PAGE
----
Tell your doctor if you are or plan to become pregnant, are breastfeeding, or plan to breastfeed. INVOKANA® may harm your unborn baby. If you become pregnant while taking INVOKANA®, tell your doctor right away. INVOKANA® may pass into your breast milk and may harm your baby. Do not breastfeed while taking INVOKANA®.
Tell your doctor about all the medicines you take, including prescription and non-prescription medicines, vitamins, and herbal supplements. Especially tell your doctor if you take diuretics (water pills), rifampin (used to treat or prevent tuberculosis), phenytoin or phenobarbital (used to control seizures), ritonavir (Norvir®, Kaletra® – used to treat HIV infection), or digoxin (Lanoxin® – used to treat heart problems).
Possible Side Effects of INVOKANA®
INVOKANA® may cause serious side effects, including:
- Ketoacidosis (increased ketones in your blood or urine). Ketoacidosis has happened in people who have type 1 or type 2 diabetes, during treatment with INVOKANA®. Ketoacidosis is a serious condition, which may need to be treated in a hospital. Ketoacidosis may lead to death. Ketoacidosis can happen with INVOKANA® even if your blood sugar is less than 250 mg/dL. Stop taking INVOKANA® and call your doctor right away if you get any of the following symptoms: nausea, vomiting, stomach-area pain, tiredness, or trouble breathing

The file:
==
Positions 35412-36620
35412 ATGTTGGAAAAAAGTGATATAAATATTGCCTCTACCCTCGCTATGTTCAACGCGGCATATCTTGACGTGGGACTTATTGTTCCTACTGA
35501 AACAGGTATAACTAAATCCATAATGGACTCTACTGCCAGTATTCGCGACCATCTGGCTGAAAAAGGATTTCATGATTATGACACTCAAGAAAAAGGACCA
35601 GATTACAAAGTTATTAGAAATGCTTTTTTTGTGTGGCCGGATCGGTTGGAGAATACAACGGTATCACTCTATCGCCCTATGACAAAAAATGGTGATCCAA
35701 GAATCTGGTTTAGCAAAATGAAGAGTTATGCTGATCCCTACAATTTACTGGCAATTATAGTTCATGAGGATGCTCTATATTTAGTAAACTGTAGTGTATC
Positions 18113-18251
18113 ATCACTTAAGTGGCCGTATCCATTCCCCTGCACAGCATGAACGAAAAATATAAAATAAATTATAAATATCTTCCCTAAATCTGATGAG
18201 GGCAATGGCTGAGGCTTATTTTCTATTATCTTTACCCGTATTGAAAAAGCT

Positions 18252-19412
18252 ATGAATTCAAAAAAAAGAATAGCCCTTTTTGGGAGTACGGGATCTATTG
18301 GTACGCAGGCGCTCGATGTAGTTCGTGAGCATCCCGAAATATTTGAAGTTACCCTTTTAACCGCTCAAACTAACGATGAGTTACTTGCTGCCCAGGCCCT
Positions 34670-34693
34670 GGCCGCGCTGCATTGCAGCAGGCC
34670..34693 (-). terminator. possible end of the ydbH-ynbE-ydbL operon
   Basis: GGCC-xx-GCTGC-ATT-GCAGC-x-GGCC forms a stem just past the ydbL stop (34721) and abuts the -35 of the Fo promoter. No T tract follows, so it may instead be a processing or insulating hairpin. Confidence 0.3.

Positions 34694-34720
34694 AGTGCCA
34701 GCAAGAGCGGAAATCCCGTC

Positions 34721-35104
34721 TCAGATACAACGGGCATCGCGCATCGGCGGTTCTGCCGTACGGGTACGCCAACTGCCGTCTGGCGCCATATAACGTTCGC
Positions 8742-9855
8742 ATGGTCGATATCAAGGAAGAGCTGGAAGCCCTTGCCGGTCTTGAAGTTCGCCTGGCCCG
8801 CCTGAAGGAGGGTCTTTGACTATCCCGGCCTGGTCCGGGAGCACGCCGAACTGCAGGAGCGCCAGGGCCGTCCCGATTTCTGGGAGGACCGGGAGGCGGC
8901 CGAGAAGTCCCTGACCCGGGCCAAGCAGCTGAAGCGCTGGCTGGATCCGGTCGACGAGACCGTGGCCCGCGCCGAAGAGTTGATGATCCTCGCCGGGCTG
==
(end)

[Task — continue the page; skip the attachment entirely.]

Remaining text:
- Kidney problems. Sudden kidney injury has happened to people taking INVOKANA®. Talk to your doctor right away if you: 1) reduce the amount of food or liquid you drink, if you are sick, or cannot eat or 2) you start to lose liquids from your body from vomiting, diarrhea, or being in the sun too long
- A high amount of potassium in your blood (hyperkalemia)
- Serious Urinary Tract Infections: may lead to hospitalization and have happened in people taking INVOKANA®. Tell your doctor if you have signs or symptoms of a urinary tract infection such as: burning feeling while urinating, need to urinate often or right away, pain in the lower part of your stomach (pelvis), or blood in the urine. Some people may also have high fever, back pain, nausea, or vomiting